subscribe

Brian Landrus Trio Album, 'The Deep Below,' Blueland/Palmetto Records [REVIEW]

By Mike Greenblatt m.greenblatt@classicalite.com on Oct 21, 2015 09:04 PM EDT
Brian Landrus Brian Landrus and the tools of his trade (Photo : Vince Segalla)

Swing low, sweet sax man! Emitting a deeeeep guttural sound as if from the esophagus of a bullfrog, Brian Landrus, with his pianoless trio of bassist Lonnie Plaxico and drummer Billy Hart, goes for that lowball swoon on The Deep Below on Blueland/Palmetto Records. The low wind ace has mastered baritone sax, bass clarinet, bass sax and bass flute, putting him right smack dab on the ground floor of sound. His sixth CD as a leader is also the debut of his trio.

His horns sound human, eliciting a range of expression from passion and melancholy to anger and joyous enthusiasm. From the mouthpiece of Landrus, that age-old Sinatra ballad, "I'm A Fool To Want You," doesn't even need lyrics to get its lonely point across to the listener. Ellington's "Sophisticated Lady" and Coltrane's "Giant Steps" sound new again in his hands. Self-produced, the notes are timed just so, aimed at your head...and heart. Hardly background music, this reporter had to stop and marvel at these irresistible low tones on display. You feel them in your gut. I could just imagine him honking in his room practicing and driving his folks nuts when he was at home.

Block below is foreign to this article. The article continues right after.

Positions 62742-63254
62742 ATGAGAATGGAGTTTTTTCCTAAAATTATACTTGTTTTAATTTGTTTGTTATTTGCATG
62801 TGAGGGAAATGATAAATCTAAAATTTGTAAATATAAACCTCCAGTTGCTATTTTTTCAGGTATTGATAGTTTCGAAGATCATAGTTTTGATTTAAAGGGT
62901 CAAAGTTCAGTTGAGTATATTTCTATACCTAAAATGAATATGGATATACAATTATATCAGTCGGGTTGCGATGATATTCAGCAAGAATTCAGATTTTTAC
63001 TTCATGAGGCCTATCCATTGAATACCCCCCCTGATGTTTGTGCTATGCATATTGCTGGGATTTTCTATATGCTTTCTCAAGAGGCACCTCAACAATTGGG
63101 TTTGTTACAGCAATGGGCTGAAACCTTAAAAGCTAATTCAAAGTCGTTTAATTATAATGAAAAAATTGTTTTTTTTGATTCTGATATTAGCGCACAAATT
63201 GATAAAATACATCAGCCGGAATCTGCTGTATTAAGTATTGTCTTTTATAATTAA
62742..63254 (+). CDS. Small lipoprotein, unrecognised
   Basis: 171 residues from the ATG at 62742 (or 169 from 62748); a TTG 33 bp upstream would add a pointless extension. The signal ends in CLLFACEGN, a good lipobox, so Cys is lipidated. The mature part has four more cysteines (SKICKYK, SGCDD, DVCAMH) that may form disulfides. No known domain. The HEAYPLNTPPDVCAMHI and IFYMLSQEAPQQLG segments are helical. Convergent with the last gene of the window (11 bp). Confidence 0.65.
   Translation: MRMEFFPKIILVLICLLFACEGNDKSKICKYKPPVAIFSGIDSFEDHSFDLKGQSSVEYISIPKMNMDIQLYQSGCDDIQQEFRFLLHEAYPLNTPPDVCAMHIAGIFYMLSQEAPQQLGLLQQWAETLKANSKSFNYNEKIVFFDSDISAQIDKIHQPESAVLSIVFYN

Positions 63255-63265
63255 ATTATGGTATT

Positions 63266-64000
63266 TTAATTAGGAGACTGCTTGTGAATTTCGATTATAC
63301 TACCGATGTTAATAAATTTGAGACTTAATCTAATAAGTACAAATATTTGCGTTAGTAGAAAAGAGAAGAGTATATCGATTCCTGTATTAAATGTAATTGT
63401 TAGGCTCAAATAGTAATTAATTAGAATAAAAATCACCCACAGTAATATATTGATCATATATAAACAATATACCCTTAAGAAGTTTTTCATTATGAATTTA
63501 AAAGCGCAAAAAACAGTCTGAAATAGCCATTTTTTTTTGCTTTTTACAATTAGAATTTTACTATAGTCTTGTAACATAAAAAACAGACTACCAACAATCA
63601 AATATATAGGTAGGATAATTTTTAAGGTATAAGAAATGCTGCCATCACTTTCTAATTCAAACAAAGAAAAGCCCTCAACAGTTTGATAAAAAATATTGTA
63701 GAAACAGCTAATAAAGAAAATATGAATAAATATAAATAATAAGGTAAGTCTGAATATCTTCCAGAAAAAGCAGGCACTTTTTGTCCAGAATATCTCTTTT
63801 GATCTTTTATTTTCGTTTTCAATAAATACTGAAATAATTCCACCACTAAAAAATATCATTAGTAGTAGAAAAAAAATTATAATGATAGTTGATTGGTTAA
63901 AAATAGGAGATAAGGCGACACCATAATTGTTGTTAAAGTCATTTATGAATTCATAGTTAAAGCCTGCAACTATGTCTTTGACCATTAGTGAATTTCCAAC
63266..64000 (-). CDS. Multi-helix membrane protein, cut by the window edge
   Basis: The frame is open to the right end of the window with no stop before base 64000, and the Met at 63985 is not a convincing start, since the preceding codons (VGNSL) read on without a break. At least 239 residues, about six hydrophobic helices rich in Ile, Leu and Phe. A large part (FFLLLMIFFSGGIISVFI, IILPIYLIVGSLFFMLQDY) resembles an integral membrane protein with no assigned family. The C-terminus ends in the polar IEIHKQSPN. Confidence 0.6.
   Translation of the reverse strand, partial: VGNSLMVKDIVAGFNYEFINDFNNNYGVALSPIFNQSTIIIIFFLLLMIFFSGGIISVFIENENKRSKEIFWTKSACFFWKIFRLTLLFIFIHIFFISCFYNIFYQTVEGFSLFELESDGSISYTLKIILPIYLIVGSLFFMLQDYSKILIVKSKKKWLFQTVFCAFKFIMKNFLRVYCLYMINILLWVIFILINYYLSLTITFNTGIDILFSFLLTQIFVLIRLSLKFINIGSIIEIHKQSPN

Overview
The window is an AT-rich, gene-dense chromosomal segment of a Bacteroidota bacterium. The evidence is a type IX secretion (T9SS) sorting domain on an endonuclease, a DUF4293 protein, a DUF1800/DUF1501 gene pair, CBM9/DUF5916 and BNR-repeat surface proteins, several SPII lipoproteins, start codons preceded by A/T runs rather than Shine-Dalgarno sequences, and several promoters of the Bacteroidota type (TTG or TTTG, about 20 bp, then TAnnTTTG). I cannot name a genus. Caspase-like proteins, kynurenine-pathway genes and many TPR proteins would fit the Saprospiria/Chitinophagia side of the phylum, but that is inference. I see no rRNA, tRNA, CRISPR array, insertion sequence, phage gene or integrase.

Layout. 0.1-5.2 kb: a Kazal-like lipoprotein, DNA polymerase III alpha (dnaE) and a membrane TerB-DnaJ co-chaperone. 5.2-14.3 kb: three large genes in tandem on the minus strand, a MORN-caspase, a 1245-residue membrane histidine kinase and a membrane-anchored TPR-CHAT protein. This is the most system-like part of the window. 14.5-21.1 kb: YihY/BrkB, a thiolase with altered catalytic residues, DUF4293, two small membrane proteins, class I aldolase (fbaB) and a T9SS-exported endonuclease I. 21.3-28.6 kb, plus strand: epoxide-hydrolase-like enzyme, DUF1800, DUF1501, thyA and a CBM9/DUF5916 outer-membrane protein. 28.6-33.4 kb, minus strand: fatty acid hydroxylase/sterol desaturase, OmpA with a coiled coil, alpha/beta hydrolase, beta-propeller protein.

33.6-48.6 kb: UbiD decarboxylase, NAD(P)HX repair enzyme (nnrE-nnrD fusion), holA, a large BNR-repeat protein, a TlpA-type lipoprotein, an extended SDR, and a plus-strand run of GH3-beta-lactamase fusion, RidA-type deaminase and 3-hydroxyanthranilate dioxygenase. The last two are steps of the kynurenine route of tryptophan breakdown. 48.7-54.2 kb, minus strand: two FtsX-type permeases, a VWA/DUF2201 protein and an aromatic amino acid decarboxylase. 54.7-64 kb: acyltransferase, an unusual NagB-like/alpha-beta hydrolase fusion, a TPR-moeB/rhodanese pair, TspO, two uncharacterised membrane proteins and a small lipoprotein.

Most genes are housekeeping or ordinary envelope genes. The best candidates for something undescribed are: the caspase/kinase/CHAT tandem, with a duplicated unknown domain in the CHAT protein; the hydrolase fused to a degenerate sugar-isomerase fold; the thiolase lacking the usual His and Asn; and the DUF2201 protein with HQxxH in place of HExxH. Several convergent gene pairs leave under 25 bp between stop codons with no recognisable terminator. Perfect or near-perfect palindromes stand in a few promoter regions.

Landrus is in Esperanza Spalding's band so he's crisscrossed the globe a few times as they perform in a wide variety of locales. He's also in the Gil Evans Project based out of New York. Currently working on a PhD in classical composition at Rutgers, Landrus is also in the process of completing two concertos. One wonders if he even has time to sleep.  To top it all off, at six feet and seven inches tall, he could play forward or guard in the NBA.  Thankfully for our ears, basketball's loss is the jazz world's gain.

© 2016 The Classical Art, All rights reserved. Do not reproduce without permission.

TagsBrian Landrus Trio, Brian Landrus, Blueland/Palmetto Records, REVIEW